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  1. Topology and Dynamics ofComplex Networks FRES1010 Complex Adaptive Systems Eileen Kraemer Fall 2005

  2. Based on … • Strogatz (2001), • Barabási & Bonabeau (2003), • http://powerlaws.media.mit.edu/papers/barabasi03.pdf • Wang, X. F. (2002)

  3. Topology and Dynamics ofComplex Networks • Introduction • Three structural metrics • Four structural models • Structural case studies • Node dynamics and self-organization • Bibliography

  4. Introduction • Examples of complex networks • Elementary features • Motivations

  5. Examples of complex networks: geometric, regular

  6. Examples of complex networks: semi-geometric, irregular

  7. Elementary features:node diversity and dynamics

  8. Elementary features:edge diversity and dynamics

  9. Elementary features:Network Evolution

  10. Motivations • complex networks are the backbone of complex systems • every complex system is a network of interaction among numerous smaller elements • some networks are geometric or regular in 2-D or 3-D space • other contain “long-range” connections or are not spatial at all • understanding a complex system = break down into parts + reassemble • network anatomy is important to characterize because structure affects function (and vice-versa) • ex: structure of social networks • prevent spread of diseases • control spread of information (marketing, fads, rumors, etc.) • ex: structure of power grid / Internet • understand robustness and stability of power / data transmission

  11. Three structural metrics • Average path length • Degree distribution(connectivity) • Clustering coefficient

  12. Structural metrics: Average path length

  13. Structural Metrics:Degree distribution(connectivity)

  14. Structural Metrics:Clustering coefficient

  15. Four structural models • Regular networks • Random networks • Small-world networks • Scale-free networks

  16. Regular networks –fully connected

  17. Regular networks –Lattice

  18. Regular networks –Lattice: ring world

  19. Random networks

  20. Random Networks

  21. Small-world networks

  22. Small-world networks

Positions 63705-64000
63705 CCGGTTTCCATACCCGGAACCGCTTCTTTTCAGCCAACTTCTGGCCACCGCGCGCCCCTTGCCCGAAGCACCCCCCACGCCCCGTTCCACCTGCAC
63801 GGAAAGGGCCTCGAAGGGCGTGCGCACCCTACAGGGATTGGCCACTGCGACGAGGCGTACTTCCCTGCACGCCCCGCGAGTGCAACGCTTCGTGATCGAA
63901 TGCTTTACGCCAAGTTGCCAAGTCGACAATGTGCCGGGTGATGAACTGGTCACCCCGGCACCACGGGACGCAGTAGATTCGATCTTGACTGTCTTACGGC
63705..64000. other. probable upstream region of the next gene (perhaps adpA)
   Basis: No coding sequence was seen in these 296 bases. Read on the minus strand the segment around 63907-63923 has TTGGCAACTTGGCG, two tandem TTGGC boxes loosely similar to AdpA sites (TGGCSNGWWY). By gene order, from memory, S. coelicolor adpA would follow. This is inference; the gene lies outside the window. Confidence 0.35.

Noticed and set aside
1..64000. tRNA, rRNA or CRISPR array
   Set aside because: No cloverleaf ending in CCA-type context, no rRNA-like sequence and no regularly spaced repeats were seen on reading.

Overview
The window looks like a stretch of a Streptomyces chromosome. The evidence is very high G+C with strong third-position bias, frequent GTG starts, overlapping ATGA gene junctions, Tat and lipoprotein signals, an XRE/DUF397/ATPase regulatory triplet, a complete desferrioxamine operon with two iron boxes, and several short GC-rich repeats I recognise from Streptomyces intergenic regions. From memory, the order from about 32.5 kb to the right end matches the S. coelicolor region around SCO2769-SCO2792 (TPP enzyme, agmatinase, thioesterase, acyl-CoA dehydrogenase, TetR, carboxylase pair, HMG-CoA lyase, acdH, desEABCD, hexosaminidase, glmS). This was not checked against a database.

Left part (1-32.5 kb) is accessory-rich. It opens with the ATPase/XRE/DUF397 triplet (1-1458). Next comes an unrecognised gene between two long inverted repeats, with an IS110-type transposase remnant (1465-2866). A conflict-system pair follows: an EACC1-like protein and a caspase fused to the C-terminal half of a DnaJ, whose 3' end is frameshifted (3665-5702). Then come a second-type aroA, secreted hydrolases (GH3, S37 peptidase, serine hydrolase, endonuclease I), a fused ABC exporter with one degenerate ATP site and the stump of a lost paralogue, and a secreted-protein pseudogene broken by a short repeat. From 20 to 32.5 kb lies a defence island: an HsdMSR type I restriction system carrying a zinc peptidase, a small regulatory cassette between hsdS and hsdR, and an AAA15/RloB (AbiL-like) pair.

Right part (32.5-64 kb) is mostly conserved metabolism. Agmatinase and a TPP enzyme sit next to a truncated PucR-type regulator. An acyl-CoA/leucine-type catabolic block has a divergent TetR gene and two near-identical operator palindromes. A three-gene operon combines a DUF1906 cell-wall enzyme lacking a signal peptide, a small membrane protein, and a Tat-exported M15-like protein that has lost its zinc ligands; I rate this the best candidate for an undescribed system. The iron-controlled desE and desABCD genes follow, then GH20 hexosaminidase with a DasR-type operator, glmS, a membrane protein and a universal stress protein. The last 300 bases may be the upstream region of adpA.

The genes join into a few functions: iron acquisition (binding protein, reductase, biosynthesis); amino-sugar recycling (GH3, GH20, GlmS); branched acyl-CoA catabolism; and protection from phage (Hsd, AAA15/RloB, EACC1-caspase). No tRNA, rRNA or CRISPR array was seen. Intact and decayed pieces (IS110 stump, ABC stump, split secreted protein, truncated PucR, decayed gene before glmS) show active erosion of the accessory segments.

23. Small-world networks

  24. Small-world networks

  25. Scale-free networks

  26. Scale-free networks

  27. Scale-free networks

  28. Scale-free networks

  29. Scale-free networks

  30. Scale-free networks

  31. Case studies • Internet • World Wide Web • Actors & scientists • Neural networks • Cellular metabolism

  32. The Internet

  33. The Internet

  34. The Internet

  35. The World Wide Web

  36. World Wide Web

  37. World Wide Web

  38. Actors

  39. Mathematicians &Computer Scientists

  40. Node dynamics and self-organization • Node dynamics • Attractors in full & lattice networks • Synchronization in full networks • Waves in lattice networks • Epidemics in complex networks

  41. Node dynamics: individual node

  42. Node dynamics:coupled nodes

  43. Node dynamics and self-organization

  44. Node dynamics and self-organization

  45. Node dynamics and self-organization

  46. Node dynamics and self-organization

  47. Node dynamics and self-organization

  48. Node dynamics and self-organization:Epidemics in complex networks

  49. Node dynamics and self-organization:Epidemics in complex networks

  50. Bibliography • Reviews • Barabási, A.-L. (2002) Linked: The New Science of Networks.Perseus Books. • Barabási, A.-L. and Bonabeau, E. (2003) Scale-free networks. Scientific American, 288: 60-69. • Strogatz, S. H. (2001) Exploring complex networks. Nature, 410(6825): 268-276. • Wang, X. F. (2002) Complex networks: topology, dynamics and synchronization. International Journal of Bifurcation and Chaos, 12(5): 885-916.